Finally he relents and offers to pay for the car rental, and rather than get caught up in another marathon argument, I tell him we'll talk about it when I see him. I hang up and ignore the loud groan from King Douche behind me when I pick the receiver back up and, take the number out of my purse to call the rental company.
I make the arrangements to pick up a car at Sea-Tac, and then I head back to the departure lounge and wait for my flight to be called. Sitting alone in the departure lounge surrounded by strangers, my mind starts to wander to the reason he has summoned me back to Forks.
But I can't face it yet, so I push the depressing thoughts to the back of my mind. That's another reason why I won't let him pick me up; I don't want our first meeting to be in an airport terminal. I want to be in the privacy of his home when he breaks my heart. My flight gets called, and as I hand over my ticket to the attendant, she beams at me and tells me to have a pleasant journey. I can't help but think it would be a more pleasant prospect if I was travelling into the bowels of hell rather than to Forks, Washington.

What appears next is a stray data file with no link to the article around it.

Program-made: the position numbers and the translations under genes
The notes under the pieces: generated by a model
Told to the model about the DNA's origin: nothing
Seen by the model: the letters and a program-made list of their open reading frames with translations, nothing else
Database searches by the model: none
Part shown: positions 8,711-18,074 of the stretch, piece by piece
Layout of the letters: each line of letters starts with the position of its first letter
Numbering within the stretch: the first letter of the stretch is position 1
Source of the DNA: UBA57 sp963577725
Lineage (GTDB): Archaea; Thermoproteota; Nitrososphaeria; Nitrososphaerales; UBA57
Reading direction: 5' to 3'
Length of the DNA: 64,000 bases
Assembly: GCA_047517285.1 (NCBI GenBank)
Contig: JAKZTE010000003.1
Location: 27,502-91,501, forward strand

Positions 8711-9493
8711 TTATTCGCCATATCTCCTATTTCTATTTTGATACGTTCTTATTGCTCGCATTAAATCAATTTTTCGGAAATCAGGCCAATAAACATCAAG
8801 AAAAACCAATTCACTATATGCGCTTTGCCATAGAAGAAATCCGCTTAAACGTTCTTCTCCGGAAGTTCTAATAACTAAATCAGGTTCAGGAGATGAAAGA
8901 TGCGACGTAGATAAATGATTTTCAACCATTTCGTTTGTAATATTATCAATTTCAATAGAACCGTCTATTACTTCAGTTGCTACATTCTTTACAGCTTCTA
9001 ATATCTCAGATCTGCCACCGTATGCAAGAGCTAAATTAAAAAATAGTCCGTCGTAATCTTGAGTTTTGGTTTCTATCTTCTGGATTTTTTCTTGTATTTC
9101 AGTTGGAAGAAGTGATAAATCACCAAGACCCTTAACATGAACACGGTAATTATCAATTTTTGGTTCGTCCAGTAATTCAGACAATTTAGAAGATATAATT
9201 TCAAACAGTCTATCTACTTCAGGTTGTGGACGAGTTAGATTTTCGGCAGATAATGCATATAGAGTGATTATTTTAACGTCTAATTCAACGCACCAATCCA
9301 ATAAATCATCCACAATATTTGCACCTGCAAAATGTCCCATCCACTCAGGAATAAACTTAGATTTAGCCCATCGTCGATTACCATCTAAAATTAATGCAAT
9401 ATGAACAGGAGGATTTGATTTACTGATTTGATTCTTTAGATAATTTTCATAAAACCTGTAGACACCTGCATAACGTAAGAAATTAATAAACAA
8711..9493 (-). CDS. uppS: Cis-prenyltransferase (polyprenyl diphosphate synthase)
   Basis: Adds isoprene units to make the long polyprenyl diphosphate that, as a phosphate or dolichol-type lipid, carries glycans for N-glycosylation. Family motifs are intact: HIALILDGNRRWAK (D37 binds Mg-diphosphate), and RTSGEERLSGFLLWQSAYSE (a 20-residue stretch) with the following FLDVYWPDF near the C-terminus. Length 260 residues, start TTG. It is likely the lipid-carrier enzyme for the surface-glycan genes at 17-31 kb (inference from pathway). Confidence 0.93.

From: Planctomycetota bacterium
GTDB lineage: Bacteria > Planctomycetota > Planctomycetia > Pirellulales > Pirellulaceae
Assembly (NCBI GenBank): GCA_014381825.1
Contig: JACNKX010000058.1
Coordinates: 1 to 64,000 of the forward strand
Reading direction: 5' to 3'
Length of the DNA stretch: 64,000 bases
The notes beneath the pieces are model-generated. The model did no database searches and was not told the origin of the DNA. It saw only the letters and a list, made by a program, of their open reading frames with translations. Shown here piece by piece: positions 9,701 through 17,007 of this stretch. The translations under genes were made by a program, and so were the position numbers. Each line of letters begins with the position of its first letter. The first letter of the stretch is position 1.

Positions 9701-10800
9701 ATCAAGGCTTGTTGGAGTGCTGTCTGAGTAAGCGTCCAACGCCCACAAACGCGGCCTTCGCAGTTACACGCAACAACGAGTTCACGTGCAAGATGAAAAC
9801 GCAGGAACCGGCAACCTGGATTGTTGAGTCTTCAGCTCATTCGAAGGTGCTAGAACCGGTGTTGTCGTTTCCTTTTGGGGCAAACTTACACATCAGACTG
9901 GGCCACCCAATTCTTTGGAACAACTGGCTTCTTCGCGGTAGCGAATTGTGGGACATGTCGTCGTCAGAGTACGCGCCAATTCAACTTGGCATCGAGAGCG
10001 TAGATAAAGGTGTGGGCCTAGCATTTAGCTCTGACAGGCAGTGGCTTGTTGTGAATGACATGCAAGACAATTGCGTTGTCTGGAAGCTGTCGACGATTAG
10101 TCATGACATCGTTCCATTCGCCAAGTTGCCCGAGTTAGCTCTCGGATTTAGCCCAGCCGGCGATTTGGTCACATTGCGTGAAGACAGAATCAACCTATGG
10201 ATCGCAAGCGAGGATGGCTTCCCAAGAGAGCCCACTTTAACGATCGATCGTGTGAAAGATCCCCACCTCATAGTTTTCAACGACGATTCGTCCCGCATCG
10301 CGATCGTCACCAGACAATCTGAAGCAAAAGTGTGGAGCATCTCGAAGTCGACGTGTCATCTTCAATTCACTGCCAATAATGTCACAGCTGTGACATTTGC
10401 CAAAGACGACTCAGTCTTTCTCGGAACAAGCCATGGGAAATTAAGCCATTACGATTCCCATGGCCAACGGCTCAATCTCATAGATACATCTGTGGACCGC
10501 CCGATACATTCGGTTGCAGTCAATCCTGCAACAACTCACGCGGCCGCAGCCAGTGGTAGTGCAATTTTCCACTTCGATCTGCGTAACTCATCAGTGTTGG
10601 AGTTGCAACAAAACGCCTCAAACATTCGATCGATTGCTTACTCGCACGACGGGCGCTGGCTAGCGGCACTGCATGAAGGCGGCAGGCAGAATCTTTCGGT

Travelling alone isn't as boring as I thought it would be. The cheesy in-flight movies keep my mind off things for the most part, and the young man beside me sleeps for most of the journey.
He barely acknowledged me when I sat down and that pleased me. I was in no mood for making small talk with a perfect stranger for several hours. It seems the gods are with me when I get off the plane; my bags are among the first to come riding along the carousel and that in turn means there is only a short line at the rental desk because most people are still waiting for their bags.
By the time I get the keys and my instructions for where to find the car, the line is three times as long as it was when I got there.
I can't keep the smirk off my face as I walk past it, and see King Douche right at the end. It has just gone past four o'clock when I arrive in Forks. I glance at the sign as I drive past it and try to work out how many of the people who live here will still know me. The day I left I would imagine that almost all of them over the age of about fourteen would have heard of me, or at least, about me.
By now I'll be old news, and I'll probably be nothing more than that girl they once thought they knew something about. I pass the diner where Charlie used to take me every Thursday religiously, and we'd eat the same thing and have the same conversation every time. It was our thing, our father-daughter ritual, and practically the only time we spent alone in each other's company that lasted longer than thirty minutes.